With the advent of medical technology nowadays, there is a popular say - “Universal leukoreduction is the need of the hour.”
Patients who require multiple transfusions of red blood cells (RBCs) and platelets are simultaneously at risk of developing febrile nonhemolytic transfusion reactions (FNHTRs), human leukocyte antigens (HLAs) alloimmunization, refractoriness to RDPs, and/or Cytomegalovirus (CMV) disease; leukoreduction of the blood components is currently an appropriate medical practice for them.
Several randomized controlled trials (RCTs) show the benefits of leukoreduction. On the basis of those, a contentious of implementing universal leukoreduction is growing.
It might be rational for developed countries but not for low- and middle-income countries (LMICs). The following points will justify - Selective leukoreduction is all we need in LMICs.
- RCTs on highly selected patient groups, i.e., patients with hematologic malignancies or neonates, show the benefits of leukoreduction. However, no factual proof exists with other special populations of patients, such as surgical or trauma patients, would also experience decreased complications of allogeneic blood transfusion if universal leukoreduction was to be implemented. Such a prediction cannot be made, on the basis of few studies
- Regarding FNHTRs. Very interesting to know that patients who receive RBC (Chronically) <1% of them experience FNHTRs, and the recurrence of reactions is <20% of those subjects. There are many individuals who receive blood transfusions only once or twice in their lifetime and never encountered such complications. Not all RCTs have revealed a reduction in the risk of FNHTRs. In the RCTs of Heddle et al., poststorage leukoreduction reduced the risk of FNHTRs to platelets but do not reduce alloimmunization to platelets (TRAPStudy). Similarly, in the Viral Activation Transfusion Study, prestorage leukoreduction did not reduce the risk of FNHTRs to red cells. Regarding platelet, only 2% of all transfusions result in severe reactions that need to execute preventative measures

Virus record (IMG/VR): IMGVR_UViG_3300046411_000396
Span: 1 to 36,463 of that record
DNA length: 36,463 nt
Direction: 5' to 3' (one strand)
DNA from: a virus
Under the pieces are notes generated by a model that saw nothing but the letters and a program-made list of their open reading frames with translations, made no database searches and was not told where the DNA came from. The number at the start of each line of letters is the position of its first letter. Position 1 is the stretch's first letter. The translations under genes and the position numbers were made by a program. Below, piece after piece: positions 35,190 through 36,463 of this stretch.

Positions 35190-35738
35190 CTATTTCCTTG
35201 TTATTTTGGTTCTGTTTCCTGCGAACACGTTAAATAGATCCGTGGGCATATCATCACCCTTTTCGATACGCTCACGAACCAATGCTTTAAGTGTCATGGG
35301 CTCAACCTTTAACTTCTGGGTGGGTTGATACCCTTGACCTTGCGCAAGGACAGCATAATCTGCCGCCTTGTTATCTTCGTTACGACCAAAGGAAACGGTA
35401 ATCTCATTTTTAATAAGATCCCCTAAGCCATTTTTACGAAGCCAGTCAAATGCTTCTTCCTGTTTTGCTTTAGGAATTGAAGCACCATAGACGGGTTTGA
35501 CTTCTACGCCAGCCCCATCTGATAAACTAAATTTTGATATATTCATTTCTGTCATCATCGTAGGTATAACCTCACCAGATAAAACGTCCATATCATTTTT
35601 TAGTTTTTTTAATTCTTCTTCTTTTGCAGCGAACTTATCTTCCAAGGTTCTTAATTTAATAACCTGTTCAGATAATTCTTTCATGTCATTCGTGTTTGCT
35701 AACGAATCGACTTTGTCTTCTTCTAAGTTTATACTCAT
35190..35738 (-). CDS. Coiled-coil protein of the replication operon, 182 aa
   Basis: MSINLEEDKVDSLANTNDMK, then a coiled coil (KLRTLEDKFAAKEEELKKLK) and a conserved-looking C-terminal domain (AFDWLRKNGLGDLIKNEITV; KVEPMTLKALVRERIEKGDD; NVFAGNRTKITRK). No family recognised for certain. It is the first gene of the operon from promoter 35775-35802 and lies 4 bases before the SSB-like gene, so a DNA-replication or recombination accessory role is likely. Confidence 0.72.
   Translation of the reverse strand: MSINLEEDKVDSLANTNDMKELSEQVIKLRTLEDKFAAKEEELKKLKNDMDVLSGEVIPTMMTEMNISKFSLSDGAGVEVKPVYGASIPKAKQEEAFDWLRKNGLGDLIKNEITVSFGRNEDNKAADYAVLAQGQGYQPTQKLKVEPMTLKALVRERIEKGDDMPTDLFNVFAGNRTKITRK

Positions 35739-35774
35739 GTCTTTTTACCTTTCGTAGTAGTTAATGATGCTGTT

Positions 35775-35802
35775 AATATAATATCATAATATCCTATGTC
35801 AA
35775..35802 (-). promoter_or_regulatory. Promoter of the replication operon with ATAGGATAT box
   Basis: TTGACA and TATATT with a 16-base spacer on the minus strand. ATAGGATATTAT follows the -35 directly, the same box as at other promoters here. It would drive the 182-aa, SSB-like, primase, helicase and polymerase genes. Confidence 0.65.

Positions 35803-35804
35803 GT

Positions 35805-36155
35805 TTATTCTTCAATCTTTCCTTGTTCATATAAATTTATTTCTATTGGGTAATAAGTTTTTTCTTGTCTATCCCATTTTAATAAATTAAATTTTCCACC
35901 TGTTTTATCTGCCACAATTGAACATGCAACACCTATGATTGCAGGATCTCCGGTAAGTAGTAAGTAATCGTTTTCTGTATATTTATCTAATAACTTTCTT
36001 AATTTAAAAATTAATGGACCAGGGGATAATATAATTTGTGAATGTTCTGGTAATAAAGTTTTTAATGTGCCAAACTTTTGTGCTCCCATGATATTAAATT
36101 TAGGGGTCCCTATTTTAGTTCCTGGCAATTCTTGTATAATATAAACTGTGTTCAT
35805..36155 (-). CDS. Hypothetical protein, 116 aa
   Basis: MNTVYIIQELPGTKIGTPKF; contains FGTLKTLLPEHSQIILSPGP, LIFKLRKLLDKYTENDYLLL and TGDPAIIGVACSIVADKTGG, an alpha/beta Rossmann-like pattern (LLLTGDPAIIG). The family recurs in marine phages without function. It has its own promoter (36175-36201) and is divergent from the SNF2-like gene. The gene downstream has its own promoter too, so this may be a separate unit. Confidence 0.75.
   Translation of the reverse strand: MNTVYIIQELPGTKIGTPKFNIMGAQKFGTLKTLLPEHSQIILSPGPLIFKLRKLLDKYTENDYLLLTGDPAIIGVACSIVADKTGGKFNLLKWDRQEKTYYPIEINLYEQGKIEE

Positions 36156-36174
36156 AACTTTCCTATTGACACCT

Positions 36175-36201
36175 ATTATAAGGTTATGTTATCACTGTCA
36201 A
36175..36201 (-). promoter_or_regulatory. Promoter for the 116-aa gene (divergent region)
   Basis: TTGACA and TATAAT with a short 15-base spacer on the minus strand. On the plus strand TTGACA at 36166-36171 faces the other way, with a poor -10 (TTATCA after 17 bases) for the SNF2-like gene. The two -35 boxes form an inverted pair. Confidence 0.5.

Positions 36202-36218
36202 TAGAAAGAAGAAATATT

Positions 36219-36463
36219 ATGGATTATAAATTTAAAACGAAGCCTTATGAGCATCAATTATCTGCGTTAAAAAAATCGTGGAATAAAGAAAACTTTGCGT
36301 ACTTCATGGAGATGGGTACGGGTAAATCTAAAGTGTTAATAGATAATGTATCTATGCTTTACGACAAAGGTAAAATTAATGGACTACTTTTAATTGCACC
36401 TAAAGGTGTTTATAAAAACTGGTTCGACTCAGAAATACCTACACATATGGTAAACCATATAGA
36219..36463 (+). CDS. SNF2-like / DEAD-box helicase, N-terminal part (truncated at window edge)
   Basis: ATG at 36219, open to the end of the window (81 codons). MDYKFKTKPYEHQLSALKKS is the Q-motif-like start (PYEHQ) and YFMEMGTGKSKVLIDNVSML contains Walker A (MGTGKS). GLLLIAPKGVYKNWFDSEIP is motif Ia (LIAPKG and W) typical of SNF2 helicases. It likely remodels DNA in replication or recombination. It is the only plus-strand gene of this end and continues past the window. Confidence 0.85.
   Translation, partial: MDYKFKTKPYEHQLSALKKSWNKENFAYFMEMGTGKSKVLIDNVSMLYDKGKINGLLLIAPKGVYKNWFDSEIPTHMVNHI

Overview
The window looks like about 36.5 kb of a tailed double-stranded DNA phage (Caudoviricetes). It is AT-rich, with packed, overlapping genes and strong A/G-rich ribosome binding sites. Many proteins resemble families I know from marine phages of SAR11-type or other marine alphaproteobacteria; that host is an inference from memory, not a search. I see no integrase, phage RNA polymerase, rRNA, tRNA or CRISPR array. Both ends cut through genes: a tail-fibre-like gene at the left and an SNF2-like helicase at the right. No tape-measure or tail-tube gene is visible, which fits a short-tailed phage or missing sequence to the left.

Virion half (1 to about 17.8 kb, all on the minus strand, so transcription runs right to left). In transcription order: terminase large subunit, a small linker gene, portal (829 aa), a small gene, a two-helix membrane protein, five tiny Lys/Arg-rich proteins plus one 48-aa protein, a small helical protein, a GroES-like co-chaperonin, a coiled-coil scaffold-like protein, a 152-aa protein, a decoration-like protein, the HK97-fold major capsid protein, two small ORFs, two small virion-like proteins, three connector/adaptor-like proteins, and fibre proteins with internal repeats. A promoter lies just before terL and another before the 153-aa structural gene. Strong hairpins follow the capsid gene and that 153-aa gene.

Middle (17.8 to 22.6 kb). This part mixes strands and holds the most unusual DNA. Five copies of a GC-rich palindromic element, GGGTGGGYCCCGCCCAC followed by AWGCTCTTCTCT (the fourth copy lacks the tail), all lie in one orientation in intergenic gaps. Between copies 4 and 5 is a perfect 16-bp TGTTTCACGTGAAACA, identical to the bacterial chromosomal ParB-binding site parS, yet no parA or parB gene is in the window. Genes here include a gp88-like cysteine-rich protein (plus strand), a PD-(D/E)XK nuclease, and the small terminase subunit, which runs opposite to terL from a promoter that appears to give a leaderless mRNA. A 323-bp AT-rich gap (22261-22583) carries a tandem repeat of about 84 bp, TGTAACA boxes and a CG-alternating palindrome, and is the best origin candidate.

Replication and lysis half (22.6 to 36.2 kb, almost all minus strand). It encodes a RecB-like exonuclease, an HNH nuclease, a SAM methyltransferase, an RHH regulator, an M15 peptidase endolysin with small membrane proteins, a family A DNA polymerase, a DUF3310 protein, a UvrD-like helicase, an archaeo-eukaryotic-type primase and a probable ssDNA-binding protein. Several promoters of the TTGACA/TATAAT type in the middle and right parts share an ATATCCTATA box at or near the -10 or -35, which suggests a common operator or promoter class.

- Platelet refractoriness: Clinical observation says - reduction in the risk of refractoriness may not alter a patient's clinical outcome. In the TRAP Study, though the absolute reduction in the risk of refractoriness was 10% and there were no differences between the trial arms in the risk of hemorrhagic events, the overall mortality, or the number of red cell or platelet transfusions received. Mortality was 10% in controls, as compared with 14% in recipients of filtered platelets
- HLA-alloimmunization: Unfortunately, no valid studies on HLA alloimmunization have been conducted in surgical patients who represent the majority of the transfused subjects
- CMV-Transmission of CMV by transfusion is currently a rather uncommon event. Prevention of CMV transmission to immune-competent recipients does not provide any visible benefit
- TRIM: If transfusion-associated immunomodulation really is the cause of many adverse effects (i.e., recurrence of cancer, postoperative infection, virus activation, or multiple-organ failure resulting in increased mortality), these would affect many or almost all patients who have undergone any transfusion
- Global Economic Condition: The effects of the COVID-19 pandemic and the Russia-Ukraine war have made the global economy unstable. In this scenario, universal leukoreduction is not feasible for LMICs and selective leukoreduction is a feasible option in such settings.
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